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What Can I Do If I Can't Afford My Cholesterol Medication?

Your Cholesterol Medication May Save Your Life, But Does It Have To Come at a Price?

By Lia Tremblay

Updated November 09, 2008

(LifeWire) - If your doctor has prescribed a medication to keep your cholesterol under control, you know how important it is to take it as directed. That's easier said than done, though, when you can't afford your prescription. With 47 million Americans lacking health insurance, many will have to choose between what's good for them and what's best for their budgets.

So what do you do if your heart is competing with your wallet?

Tell Your Doctor

First, mention your dilemma to the doctor who prescribed your meds. He may know of a less expensive, generic alternative that will work just as well. He may also be able to lower your dose if it appears that your changes in diet and exercise have helped to improve your cholesterol.

Look in to Medication Assistance Programs

There are programs to help patients with the cost of medication. Some are sponsored by the government, some by nonprofit organizations and some by the drug manufacturers themselves. The National Council on Aging's BenefitsCheckUp website is a great place to find out which ones can help you. The American Pharmacists Association also lists some programs you can look in to.

Think Locally

Nonprofits in your own town may have programs to help patients such as you. Some hospitals sponsor programs like this as a way to help keep hospital crowding to a minimum. Your local health department should be able to provide information on any local programs that can help.

Don't Wait

Whatever you do, don't wait until your supply has run out to find a solution. Abruptly stopping a course of cholesterol medication can be dangerous, and doing without it for the long period of time can do great harm to your health. A 2007 study found that heart attack patients who lacked the ability to pay for medication were later found to have a 17% higher rate of chest pain and a 16.4% higher rate of rehospitalization for heart trouble, compared to their more financially sound counterparts.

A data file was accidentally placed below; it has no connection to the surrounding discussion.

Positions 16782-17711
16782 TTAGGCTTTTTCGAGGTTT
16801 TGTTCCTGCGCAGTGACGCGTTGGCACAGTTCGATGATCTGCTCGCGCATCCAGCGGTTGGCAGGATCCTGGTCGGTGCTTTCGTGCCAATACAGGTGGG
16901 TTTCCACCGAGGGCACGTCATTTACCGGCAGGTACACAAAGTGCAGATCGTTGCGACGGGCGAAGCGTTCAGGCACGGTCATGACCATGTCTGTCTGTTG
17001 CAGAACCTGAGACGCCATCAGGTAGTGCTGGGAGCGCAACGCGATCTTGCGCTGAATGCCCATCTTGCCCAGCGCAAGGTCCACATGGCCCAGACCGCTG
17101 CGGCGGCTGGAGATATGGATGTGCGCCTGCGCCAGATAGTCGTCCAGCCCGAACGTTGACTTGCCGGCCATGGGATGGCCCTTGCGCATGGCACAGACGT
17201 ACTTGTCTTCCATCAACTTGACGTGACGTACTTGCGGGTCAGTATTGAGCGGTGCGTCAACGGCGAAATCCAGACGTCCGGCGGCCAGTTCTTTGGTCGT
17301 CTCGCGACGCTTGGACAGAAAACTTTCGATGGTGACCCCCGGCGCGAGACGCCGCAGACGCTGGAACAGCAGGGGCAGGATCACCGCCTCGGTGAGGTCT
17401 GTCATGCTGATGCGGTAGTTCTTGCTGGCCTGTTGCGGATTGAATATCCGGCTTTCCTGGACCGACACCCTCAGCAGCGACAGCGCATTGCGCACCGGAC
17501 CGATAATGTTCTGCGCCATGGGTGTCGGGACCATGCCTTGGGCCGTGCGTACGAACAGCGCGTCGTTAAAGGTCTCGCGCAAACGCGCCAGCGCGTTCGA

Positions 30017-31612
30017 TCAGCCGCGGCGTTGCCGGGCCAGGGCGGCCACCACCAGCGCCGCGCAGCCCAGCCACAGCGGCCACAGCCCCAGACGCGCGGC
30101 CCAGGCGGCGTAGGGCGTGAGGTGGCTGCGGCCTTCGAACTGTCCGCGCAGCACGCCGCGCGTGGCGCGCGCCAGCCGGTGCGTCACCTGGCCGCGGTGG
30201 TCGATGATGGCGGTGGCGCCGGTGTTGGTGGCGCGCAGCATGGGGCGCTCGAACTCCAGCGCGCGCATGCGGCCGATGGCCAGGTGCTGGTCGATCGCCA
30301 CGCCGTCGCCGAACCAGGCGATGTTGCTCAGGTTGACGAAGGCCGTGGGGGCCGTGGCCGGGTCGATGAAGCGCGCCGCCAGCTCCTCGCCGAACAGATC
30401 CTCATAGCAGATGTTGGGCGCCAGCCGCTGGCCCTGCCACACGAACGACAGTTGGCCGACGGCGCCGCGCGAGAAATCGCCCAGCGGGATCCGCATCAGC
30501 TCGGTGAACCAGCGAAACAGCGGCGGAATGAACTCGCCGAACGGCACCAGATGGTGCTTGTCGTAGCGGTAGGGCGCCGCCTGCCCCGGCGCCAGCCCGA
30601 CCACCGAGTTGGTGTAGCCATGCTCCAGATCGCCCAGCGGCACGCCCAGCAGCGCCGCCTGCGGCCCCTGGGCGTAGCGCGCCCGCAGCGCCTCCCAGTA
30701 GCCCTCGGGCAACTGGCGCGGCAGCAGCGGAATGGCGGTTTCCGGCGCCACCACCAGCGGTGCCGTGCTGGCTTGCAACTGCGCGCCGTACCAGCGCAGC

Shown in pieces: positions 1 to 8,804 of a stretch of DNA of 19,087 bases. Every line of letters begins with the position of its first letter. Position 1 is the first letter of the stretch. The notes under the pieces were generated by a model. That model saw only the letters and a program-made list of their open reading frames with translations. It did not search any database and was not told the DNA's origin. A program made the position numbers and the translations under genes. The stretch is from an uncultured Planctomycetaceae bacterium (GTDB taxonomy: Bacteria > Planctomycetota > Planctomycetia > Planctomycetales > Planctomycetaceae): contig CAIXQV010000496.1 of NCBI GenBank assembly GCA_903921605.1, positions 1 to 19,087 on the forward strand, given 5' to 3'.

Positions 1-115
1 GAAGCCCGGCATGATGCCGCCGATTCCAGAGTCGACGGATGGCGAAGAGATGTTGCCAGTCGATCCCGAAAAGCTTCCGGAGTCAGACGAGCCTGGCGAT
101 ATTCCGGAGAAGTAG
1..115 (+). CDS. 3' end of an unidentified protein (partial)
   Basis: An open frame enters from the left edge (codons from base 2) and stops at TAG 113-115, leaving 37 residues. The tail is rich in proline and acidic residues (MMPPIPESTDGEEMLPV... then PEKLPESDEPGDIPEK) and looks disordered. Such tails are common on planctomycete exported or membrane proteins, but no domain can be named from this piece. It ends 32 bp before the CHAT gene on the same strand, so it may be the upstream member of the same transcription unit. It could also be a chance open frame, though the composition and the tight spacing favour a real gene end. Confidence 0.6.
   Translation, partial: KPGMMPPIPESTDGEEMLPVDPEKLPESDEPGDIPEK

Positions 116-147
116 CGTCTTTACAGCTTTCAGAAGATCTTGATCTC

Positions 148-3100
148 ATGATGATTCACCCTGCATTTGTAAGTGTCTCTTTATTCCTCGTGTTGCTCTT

"Considerations When Prescribing Medication." americanheart.org. 2008. American Heart Association. 22 Oct. 2008 <http://www.americanheart.org/presenter.jhtml?identifier=811>.

"FAQs and Resources for Lower-Cost Medications." pharmacist.com. 2008. American Pharmacists Association. 22 Oct. 2008 <http://www.pharmacist.com/AM/Template.cfm?Section=FAQs_and_resources_for_Lower_Cost_Medications >.

"Medicine Assistance Programs." americanheart.org. 2008. American Heart Association. 22 Oct. 2008 <http://www.americanheart.org/presenter.jhtml?identifier=3048011>.

Rahimi, Ali R., John A. Spertus, Kimberly J. Reid, Susannah M. Bernheim, and Harlan M. Krumholz. "Financial Barriers to Health Care and Outcomes After Acute Myocardial Infarction." Journal of the American Medical Association. 297:(2007): 1063-1072.

LifeWire, a part of The New York Times Company, provides original and syndicated online lifestyle content. Lia Tremblay is a freelance writer and editor specializing in consumer healthcare topics. She lives and works in Virginia.
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